Although America is founded on the republican idea of equality and freedom, these foundational ideas are not equally applicable to all communities. That’s the problem. Enlightenment talks about the fact that all human beings are equal, but in practice that idea does not apply to people of color. The Global South, the non-European world did not benefit from that enlightenment thinking.

Q: “Black” vs. “African American”: What are the correct terminologies when talking about race, and why are there more diverse terms when people are describing their race.

A: Black is a unifying terminology used going back to the early period of American history. Blackness is a very inclusive, umbrella term. African American is a very specific terminology referring to the experience of the African American community in this country.

There are many blacks who consider themselves black but not African American. Recent African immigrants to the U.S., people from Kenya, from Ethiopia, prefer to call themselves African and not African American. They make that distinction because they feel that the term African American is not inclusive of people of color who came to the U.S. recently. Kenyans or Caribbeans for instance, prefer to be called Kenyan Americans or Caribbean Americans. Some others prefer to be called Jamaican Americans or Haitian Americans. These terms are not arbitrarily invented, created or adopted. They have a meaning because they carry a message. They are like codes; they encode history. And that’s why people stick to them because they convey a particular, specific message when they use them, whether it is in a very negative way or a positive way.

Identity is a very powerful force of affiliation. There are even sub-national identities. People want to refer to themselves by their ethnic terms. So instead of calling themselves Rwandan American, people might say they’re Tutsis.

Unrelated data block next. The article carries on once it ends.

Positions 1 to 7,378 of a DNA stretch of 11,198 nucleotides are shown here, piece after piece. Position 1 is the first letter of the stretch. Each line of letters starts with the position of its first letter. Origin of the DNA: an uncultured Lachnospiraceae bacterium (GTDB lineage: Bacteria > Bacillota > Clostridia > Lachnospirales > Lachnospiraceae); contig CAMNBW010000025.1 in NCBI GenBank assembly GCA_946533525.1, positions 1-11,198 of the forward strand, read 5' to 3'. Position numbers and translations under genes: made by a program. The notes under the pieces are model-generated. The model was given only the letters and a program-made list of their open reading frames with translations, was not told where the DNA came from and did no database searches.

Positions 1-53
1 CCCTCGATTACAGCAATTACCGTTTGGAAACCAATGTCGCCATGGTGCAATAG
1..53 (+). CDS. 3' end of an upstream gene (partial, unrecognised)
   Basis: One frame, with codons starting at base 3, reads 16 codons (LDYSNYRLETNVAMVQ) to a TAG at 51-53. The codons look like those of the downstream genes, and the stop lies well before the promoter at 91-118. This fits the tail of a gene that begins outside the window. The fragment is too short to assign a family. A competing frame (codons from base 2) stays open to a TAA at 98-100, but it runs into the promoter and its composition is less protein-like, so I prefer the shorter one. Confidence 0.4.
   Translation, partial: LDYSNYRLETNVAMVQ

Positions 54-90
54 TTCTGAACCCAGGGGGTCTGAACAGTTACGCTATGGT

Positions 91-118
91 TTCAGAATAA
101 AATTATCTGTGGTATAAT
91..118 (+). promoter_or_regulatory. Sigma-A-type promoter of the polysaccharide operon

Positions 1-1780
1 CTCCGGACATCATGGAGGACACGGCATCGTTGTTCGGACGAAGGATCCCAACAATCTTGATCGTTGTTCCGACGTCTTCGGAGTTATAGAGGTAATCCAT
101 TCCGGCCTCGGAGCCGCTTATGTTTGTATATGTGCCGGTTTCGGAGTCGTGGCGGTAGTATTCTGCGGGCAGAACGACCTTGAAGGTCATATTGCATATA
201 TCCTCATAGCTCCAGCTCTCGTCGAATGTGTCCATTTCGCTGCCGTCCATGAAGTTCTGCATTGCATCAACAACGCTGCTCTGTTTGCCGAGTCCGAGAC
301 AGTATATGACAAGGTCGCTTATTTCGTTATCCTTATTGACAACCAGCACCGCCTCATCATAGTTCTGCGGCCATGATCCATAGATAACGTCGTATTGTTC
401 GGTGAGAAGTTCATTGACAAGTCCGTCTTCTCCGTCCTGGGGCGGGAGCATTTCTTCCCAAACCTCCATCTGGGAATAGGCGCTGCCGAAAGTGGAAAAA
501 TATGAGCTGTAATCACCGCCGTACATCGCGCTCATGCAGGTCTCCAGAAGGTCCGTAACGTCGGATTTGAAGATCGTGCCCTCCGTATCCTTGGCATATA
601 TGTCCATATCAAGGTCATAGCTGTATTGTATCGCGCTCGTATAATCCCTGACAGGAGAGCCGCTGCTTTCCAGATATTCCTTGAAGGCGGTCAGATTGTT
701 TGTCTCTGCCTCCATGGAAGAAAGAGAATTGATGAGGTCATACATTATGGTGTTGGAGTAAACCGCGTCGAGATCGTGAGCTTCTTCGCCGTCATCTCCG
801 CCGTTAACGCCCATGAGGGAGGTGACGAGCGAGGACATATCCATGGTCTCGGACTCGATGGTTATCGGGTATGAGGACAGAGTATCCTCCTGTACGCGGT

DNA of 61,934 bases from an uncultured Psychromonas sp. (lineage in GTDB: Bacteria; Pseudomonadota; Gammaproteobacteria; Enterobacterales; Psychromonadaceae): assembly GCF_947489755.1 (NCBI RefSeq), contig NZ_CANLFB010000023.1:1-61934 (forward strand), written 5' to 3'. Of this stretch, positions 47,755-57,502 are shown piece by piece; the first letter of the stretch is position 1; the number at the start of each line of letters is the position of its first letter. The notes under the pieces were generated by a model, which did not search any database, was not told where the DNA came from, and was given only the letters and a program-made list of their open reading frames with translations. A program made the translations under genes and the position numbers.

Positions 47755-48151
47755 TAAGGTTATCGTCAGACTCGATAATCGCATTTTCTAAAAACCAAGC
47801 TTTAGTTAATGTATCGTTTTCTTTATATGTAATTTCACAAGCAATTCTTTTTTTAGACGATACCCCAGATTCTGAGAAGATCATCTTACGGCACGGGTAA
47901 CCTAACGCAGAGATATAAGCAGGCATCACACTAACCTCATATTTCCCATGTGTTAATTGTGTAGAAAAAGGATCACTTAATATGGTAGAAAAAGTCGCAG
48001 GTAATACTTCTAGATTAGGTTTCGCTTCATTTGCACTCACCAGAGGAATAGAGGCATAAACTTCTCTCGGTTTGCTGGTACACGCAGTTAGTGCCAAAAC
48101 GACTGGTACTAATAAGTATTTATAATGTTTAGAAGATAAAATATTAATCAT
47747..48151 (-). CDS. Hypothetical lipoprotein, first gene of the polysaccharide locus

So depending on the situation, people will pronounce or conceal different terms. It’s partially a functional change in politics. There are times when it’s useful to be called black or African American, but then there are also times when you would prefer to be more specific, like on censuses for instance. 

There are stories in which people refuse to call themselves black, but prefer to use their country of origin, like Kenyan-American, instead of considering themselves African American or black. That could be beneficial because of recognition.

Recognition is very powerful. People fight today for recognition — to be recognized, to be seen, to be known. Because the powerful world refuses to see some communities, because some communities have become invisible. There is a kind of invisibility and people fight: “No, we exist. This is who we are, and we want to be seen, and we want to be recognized, and this is our name.” So in that sense, I understand why people refuse to adopt this very generic terminology, and insist on using their own names.

There are two types of identity: there are others identifying you, and there’s self identification. In most cases, other identifications are reductive, simplistic, stereotypical, so you focus on the self. That’s the way you see yourself, the way you see your place in the world.

Q: How do you identify yourself?

A: The current categories of identification are not sufficient enough to describe the complicated, entangled identities we have in this world. I am African, but I do feel radical empathy with people from other parts of the world, irrespective of the colors of their skin. So being African should not diminish my other units as a human being. I consider myself a human being first, as an African and as an Ethiopian American.

We have multiple identities. We use them or not use them depending on different circumstances. The modern human condition is not to be constrained by national boundaries. The modern human being is a human being who transcends multiple boundaries, speaks more than one language, feels unity with more than one community, within and beyond the national boundaries. Citizenship doesn’t capture these complex identities we have.

In the future, if there is a term called the citizen of the world that captures the way I feel about myself and my place in this world, I would be a citizen of the world.

Q: What was your experience like living in the United States for almost 20 years? Were you made aware of your identity when you first came to the United States from Ethiopia? Did you ever feel excluded or welcomed?